The author is president/executive director of the Nebraska Broadcasters Association.
They came to Kearney, Neb., from radio stations all across the state. Stations in cities and towns like Crete, Hastings, Lincoln, Omaha, O’Neill, Scottsbluff, Sidney, Wayne and West Point. One even came from Cody, Wyo.
Twenty-four men and two women. Their job titles ran the gamut of radio station personnel: on-air talent, program director, operations manager, assistant engineer, IT manager, salesperson, owner and general manager. Most had more than one title, a couple carried them all.
Why did they come to Kearney for three days in June?
To learn about radio engineering.
And Larry Wilkins was just the man to teach them.
Wilkins is the director of the Alabama Broadcasters Association’s Engineering Academy. He is a fellow with the Society of Broadcast Engineers, holds a certification level of Professional Broadcast Engineer and serves on the National SBE Certification Committee.
As a Radio World reader you’re well aware of the shortage of qualified radio engineers and the lack of future engineers in the pipeline. You’re likely also aware of Larry Wilkins and his tireless efforts to teach engineering skills. Fittingly, Radio World bestowed its Excellence in Engineering Award on Wilkins a few months ago. His career achievements are remarkable.
The Nebraska Broadcasters Association’s first-ever “Radio Engineering Workshop” was put forth to strengthen the engineering skills of station staff that have shown an interest in doing more for their employers. Wilkins said, “I’ve found that a number of non-engineering station personnel already have some basic technical aptitude and interest. DJs, board ops, production people and others can pick up new skills that may help them troubleshoot and often fix some common problems.
“This particular workshop doesn’t generate SBE-certified RF engineers, but it does arm personnel and their stations with helpful knowledge and skills,” he said.
“For more challenging issues, perhaps now they can bridge a short-term solution before a contract engineer can arrive to implement a more permanent solution or better diagnose the extent of the problem.”
Wilkins’ outline for the NBA’s Radio Engineering Workshop was robust, yet presented in terms everyone could understand. Taking a detailed look at audio and RF transmission, Wilkins covered “everything audio” from the origination to the input of the RF transmission system. Microphones, mic placement, analog to digital, proper audio levels, processing and live audio mixing. AM and FM transmission systems, analog and digital transmitters, transmission lines and antennas, and … the care and proper feeding of all of that and more.
Wilkins also offered plenty of sage advice on good, fundamental engineering practices.
“Weekly transmitter site visits are so important. People have to know their facility by sight, sound and smell. When you arrive each week take a good look around — on the grounds and inside the building. Use your binoculars to take a careful look up and down the tower. Has anything been vandalized? Is anything missing? Does anything look out of place? When you open the door to the building, do things sound and smell the same as they did last week, or has something changed?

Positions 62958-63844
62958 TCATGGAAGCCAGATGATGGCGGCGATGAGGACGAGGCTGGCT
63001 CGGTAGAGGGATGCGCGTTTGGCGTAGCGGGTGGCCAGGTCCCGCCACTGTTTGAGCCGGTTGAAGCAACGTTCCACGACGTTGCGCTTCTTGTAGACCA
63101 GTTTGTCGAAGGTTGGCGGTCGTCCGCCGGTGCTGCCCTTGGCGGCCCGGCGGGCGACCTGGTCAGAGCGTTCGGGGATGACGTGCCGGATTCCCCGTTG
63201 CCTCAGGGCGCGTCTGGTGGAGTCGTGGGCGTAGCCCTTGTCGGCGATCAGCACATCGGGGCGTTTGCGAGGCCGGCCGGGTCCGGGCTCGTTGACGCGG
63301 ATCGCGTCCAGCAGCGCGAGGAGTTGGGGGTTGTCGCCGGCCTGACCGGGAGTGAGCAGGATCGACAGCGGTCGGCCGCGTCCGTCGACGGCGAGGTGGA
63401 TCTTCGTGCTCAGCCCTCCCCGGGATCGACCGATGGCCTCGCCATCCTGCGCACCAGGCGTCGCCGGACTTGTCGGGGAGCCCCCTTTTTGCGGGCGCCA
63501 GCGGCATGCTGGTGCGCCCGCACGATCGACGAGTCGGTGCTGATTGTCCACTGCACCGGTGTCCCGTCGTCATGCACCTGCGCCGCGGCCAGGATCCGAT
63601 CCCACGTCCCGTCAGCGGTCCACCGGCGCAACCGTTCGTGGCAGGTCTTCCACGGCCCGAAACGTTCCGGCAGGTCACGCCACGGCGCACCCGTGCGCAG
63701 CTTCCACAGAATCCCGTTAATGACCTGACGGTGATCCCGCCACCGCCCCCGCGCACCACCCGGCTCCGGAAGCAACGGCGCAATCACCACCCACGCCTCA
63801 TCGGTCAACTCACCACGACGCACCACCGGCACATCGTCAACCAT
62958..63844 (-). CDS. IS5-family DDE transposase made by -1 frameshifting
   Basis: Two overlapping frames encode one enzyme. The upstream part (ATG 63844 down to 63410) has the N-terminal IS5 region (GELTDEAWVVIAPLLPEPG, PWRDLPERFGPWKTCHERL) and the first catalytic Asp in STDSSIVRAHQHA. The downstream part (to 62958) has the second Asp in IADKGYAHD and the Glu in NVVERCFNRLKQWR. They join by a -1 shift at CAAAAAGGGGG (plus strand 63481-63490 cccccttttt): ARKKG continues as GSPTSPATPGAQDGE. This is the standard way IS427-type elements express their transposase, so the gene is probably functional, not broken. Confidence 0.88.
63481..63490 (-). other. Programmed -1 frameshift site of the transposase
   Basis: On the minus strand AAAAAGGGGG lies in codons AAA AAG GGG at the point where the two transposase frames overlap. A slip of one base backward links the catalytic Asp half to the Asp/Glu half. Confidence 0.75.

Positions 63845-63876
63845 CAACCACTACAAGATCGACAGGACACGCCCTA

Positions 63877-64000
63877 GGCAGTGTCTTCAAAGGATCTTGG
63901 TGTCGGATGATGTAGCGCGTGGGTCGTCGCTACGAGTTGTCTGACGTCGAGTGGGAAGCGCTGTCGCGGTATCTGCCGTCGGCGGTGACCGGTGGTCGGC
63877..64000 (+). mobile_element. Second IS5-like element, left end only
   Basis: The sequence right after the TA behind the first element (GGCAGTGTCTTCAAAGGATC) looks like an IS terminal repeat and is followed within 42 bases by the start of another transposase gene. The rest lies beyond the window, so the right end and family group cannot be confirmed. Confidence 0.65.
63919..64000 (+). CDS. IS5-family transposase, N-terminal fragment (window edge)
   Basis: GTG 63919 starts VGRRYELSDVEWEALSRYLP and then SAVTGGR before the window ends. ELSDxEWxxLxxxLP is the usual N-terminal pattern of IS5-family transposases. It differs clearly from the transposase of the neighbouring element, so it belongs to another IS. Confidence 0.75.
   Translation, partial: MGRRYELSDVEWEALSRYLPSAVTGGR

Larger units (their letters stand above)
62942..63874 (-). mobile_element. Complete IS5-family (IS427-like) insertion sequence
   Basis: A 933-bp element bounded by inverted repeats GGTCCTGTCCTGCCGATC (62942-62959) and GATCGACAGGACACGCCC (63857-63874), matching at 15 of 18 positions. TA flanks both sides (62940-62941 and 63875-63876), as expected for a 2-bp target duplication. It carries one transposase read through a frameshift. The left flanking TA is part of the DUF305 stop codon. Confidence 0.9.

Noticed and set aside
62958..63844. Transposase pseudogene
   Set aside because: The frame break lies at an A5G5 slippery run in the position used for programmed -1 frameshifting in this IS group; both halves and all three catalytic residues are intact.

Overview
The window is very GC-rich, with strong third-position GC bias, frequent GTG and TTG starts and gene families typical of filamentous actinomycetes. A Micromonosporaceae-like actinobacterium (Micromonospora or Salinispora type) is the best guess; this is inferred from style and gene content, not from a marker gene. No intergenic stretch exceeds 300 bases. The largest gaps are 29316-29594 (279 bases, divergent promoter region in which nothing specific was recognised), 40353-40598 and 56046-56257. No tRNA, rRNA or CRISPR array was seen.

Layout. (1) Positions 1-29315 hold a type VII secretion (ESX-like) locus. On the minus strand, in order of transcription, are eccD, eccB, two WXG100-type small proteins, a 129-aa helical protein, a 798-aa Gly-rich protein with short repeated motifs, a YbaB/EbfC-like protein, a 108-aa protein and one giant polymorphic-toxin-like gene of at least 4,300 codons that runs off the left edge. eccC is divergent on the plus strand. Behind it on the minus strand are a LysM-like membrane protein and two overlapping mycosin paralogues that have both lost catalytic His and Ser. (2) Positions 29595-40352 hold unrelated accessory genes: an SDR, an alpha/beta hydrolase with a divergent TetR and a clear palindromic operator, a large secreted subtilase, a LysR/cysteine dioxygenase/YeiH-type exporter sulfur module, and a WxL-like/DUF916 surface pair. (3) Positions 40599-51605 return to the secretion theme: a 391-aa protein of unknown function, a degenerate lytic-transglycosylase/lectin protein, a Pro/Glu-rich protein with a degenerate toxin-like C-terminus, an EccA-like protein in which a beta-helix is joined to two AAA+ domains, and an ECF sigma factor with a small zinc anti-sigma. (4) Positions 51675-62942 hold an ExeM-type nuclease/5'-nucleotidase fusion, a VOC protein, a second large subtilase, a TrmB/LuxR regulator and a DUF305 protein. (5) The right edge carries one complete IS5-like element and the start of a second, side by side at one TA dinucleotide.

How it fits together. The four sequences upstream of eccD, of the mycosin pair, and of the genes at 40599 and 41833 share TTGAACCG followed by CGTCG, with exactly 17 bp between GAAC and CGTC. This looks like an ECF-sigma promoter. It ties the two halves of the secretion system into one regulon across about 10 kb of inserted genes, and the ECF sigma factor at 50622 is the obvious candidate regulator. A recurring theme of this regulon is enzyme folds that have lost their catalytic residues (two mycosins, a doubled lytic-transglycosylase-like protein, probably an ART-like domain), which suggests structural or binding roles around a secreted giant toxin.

“Being as familiar with your transmitter site as you are your own home or office can often lead to early detection of a potentially critical problem. Failure to do so can be quite costly and disruptive to the station and the people you are licensed to serve.”
David Kelly, owner/operator of KTCH(FM)/KCTY(AM) radio in Wayne, Neb., is chairman of the NBA Board of Directors. Kelly said, “The NBA Board identified the acute engineering shortage several years ago and has been working to find practical ways to begin to fill that gap. Our geography creates unique demands on the sparse number of available contract engineers, especially in rural markets. We were greatly heartened at the registration numbers for our ‘first ever’ engineering workshop here in Nebraska.”
Noting the variety of job titles of those in attendance, Kelly added, “The goal was to reduce the anxiety level of station personnel confronted with an engineering challenge at their station and allow them to assist existing engineering resources through an understanding of how their station systems operates in order to more quickly restore a station in an off air emergency or experiencing an abnormal operating condition.
“The ABA Academy course, designed for beginners, covered not only RF and record-keeping but provided a concise update on current digital technology as it impacts broadcast — radio in particular. Larry Wilkins’ low key, conversational and well documented presentation style received praise from every attendee. This workshop should not be ignored by any state challenged by a shortage of engineering talent.”
Chad Moyer, a farm broadcaster at KTIC(AM/FM) in West Point, Neb., said, “I learned so much in this course, from transmitter operations and HD Radio to the proper way to set up a production room. There are many things I can take from this course to improve operations in our station.”
Larry Wilkins now has a fan club in Nebraska.
Will your state be next?